Philip Guo (Phil Guo, Philip J. Guo, Philip Jia Guo, pgbovine)

Year Six: Endgame

The Ph.D. Grind

At the end of my fifth year—right before I went to Google for the summer—I met with Dawson and asked him what it would take for me to graduate within the next year. At the time, IncPy and CDE were published as second-tier conference papers, SlopPy was a workshop paper, and the ProWrangler paper submission was under review. Dawson expressed concerns that my publication record still wasn't sufficient to graduate and that I needed one more substantive contribution to round out my dissertation. His expectations seemed reasonable, so my plan was to return to Stanford in the fall and spend a few months working on new research that could complete my dissertation. My fear, though, was that I was already exhausted from my past year of super-grinding and had no new project ideas brewing. So I went into scheming mode once again, thinking of ways to get that final as-yet-unknown piece of work that would enable me to graduate.

As part of my strategy, I also wanted to find a third (and final) thesis committee member who could strongly vouch for my graduation case. Most Ph.D. students in my department don't need to do so much planning because they work on advisor-sanctioned projects. They don't stress about who their other two thesis committee members are since their advisor vouches for them and the other members usually agree. However, my situation was unique since I hadn't been working on projects that Dawson was passionate about, so I couldn't count on him to wholeheartedly endorse my work. Having Jeff on my committee helped since he was personally invested in our ProWrangler project and could vouch for its legitimacy. But I still needed one more committee member to support my graduation case.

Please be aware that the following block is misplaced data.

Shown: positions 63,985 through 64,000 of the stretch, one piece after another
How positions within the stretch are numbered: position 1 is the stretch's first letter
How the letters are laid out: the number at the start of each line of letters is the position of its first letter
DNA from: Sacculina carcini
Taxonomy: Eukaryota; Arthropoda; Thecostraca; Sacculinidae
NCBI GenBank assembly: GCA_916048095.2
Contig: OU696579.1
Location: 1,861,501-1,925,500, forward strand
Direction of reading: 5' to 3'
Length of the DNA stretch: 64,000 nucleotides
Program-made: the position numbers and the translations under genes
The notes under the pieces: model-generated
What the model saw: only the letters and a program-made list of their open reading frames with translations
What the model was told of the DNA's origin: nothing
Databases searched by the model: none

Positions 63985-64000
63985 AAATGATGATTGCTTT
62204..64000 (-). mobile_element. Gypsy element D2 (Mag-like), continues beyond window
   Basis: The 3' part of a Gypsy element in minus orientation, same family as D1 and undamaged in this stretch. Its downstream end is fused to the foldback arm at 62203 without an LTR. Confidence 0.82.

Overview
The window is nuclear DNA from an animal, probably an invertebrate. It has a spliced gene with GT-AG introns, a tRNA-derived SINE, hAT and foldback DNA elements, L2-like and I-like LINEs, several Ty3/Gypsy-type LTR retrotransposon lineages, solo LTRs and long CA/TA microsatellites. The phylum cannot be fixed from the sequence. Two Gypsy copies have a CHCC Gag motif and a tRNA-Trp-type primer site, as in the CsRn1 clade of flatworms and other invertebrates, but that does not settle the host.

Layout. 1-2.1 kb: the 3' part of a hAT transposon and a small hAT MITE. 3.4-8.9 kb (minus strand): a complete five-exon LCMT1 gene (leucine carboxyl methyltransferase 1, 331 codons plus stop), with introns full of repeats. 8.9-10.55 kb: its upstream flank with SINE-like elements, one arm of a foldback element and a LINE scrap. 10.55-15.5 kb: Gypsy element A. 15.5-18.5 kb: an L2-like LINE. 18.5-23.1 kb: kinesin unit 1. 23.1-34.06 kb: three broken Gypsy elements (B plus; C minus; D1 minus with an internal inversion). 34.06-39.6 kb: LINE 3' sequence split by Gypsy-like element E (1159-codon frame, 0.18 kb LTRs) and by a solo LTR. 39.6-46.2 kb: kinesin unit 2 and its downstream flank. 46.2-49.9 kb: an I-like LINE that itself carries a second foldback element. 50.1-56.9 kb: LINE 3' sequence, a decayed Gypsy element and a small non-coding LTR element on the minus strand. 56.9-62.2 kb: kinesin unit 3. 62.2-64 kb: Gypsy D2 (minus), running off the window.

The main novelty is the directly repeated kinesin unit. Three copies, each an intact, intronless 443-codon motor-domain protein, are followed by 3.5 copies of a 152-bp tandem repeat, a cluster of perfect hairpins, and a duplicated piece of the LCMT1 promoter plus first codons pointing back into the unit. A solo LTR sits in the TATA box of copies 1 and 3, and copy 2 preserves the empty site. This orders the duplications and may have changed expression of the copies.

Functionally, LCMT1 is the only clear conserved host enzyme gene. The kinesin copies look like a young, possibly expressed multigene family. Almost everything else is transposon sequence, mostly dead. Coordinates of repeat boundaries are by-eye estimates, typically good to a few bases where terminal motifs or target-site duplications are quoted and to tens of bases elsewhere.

I first emailed Tom, my former MSR manager, and pitched him on the idea of me spending a few months in the fall of 2011 interning at MSR and doing a new project that could contribute towards my dissertation. I wanted him to be on my thesis committee so that I could also include the three papers I published with him from my summer 2009 internship work in my dissertation. Unfortunately, he didn't seem enthusiastic about the idea, so I didn't push further.

I then raised the possibility of extending SlopPy from a workshop paper into a full-fledged conference paper so that it could “count” as a more substantive dissertation contribution. Back in my fifth year, I talked with Martin, an MIT professor whose influential paper directly inspired SlopPy, about working together to extend SlopPy into a conference paper. He was interested in collaborating, but the timing didn't work out since I was busy with CDE and ProWrangler during the latter part of that year. But now, I figured that if I could spend a few months in the beginning of my sixth year working with Martin and have him serve on my thesis committee, then that could be my ticket to graduation. Dawson liked this plan, since (unsurprisingly) he had thoughts about how to combine Klee-like ideas with SlopPy. I planned to email Martin in midsummer to propose this collaboration, but by then, another better opportunity had come along so I no longer pursued this one.

As I began my final summer internship at Google, I looked forward to spending three carefree months polishing up CDE, but I felt a bit anxious because graduation wasn't yet guaranteed upon my return to campus. I needed one more burst of inspiration, and it ended up coming from an unexpected source.


In summer 2011, I finally made up my mind to “retire” from academia after graduation: I didn't know what I was going to do for a career, but I wasn't planning to apply for tenure-track university faculty jobs in the upcoming year.